Johanna Söderström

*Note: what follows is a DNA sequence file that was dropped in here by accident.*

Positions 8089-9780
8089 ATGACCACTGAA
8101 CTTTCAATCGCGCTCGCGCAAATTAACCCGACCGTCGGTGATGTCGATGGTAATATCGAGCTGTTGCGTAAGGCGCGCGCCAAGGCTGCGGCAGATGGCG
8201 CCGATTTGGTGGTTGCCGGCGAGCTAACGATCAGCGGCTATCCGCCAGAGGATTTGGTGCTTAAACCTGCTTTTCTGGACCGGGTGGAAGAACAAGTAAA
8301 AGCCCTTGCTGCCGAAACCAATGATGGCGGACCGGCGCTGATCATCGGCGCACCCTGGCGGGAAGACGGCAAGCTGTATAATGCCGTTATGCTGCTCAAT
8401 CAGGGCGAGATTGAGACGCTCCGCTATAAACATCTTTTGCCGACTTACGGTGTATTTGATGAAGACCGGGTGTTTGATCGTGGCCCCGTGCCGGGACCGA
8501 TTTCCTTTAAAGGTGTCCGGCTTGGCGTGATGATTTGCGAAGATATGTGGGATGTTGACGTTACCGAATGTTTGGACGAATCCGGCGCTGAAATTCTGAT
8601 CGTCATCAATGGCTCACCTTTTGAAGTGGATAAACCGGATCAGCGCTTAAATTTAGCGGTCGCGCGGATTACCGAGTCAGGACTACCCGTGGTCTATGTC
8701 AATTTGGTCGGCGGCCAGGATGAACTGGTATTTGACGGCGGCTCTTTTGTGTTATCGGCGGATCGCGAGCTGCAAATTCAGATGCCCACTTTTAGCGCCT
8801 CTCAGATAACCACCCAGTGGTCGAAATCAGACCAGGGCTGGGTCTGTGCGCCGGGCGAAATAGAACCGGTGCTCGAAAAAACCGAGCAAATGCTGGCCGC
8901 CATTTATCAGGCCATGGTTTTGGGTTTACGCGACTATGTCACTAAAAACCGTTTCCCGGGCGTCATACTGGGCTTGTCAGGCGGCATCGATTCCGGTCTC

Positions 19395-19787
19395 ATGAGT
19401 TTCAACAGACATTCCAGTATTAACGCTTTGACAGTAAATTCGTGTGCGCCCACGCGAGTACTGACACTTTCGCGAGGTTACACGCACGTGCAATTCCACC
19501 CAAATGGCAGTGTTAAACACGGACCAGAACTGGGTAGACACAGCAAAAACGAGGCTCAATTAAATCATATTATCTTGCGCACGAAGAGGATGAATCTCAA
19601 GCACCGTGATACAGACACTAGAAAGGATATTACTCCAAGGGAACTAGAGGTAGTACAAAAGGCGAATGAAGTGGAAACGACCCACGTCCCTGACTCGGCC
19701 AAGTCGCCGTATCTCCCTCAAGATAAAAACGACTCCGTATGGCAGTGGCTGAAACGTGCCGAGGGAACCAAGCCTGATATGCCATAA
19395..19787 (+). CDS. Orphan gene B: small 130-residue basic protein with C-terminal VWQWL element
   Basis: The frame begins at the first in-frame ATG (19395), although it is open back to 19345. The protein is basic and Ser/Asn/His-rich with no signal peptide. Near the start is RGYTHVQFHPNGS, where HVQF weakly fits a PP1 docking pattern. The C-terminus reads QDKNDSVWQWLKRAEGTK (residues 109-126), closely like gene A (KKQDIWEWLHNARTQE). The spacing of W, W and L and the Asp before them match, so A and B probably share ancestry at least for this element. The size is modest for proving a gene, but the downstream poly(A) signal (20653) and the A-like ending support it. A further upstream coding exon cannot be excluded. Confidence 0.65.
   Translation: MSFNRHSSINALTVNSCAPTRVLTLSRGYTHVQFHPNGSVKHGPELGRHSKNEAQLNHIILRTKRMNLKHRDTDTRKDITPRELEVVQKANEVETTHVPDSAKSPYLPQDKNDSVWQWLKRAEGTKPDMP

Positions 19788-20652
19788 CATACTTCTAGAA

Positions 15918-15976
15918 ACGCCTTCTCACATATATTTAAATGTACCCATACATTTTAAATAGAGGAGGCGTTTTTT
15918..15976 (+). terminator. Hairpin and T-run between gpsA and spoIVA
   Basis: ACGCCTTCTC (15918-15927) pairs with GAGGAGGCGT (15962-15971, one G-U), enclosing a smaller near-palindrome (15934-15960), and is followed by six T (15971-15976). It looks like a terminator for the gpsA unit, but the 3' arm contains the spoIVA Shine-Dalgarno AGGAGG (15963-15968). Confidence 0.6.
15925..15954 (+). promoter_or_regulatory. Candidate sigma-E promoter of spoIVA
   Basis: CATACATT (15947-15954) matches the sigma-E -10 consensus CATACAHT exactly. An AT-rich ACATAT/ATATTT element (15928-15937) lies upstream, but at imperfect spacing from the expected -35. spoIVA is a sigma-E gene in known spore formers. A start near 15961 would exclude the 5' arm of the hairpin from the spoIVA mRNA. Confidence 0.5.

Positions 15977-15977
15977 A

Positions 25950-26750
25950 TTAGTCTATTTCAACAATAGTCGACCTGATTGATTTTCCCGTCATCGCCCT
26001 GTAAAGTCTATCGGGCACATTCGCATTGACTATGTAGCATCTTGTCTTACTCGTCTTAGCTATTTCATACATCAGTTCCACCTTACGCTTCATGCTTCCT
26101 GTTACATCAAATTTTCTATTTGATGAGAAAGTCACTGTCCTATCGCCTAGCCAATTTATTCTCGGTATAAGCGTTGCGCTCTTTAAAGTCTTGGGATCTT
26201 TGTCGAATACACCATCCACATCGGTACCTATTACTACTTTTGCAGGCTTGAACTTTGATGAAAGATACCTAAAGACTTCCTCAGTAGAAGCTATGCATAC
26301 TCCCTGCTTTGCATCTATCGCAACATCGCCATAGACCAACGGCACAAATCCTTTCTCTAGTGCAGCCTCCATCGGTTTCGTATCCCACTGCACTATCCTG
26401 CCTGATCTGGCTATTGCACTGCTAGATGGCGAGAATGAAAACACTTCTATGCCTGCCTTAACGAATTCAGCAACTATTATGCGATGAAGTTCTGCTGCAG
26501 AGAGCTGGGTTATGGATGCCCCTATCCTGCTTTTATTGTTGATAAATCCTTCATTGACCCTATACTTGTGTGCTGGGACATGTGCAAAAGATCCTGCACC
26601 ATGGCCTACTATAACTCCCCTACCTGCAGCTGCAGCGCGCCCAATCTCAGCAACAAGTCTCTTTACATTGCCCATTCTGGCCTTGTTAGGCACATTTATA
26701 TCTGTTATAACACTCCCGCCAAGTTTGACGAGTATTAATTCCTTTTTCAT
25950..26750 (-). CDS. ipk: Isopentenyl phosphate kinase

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In the concluding chapter, the main similarities of the experience of the former combatants in the three cases are discussed in an effort to help us see the traits and challenges of this global phenomenon. In order to make sense of these findings, the interviews and how they were conducted is further reflected on. The extended time perspective of this book helped both to see and understand the longevity of these dynamics. The legacy of the war and coming home from the war is not constant and overtly present in their lives, but continuously available for resummoning and recollection later in life, and thus also becomes part of the political present for these individuals. Ultimately coming home from war is not an experience limited in time. Through the eyes and lives of former combatants in Colombia, Namibia, and the United States we can see how questions of identity, networks, and political mobilization feed into each other. Despite large variations between these cases, similar patterns of political engagement can be located in the political lives of the individuals within these groups. In this way, the personal lived experiences of coming home from war are also connected to universal and comparative questions related to this process. Through displaying and engaging in how fifty former combatants navigate politics, how living politics is socially and emotionally embedded, we start to understand how they move toward peace and coming home from war.

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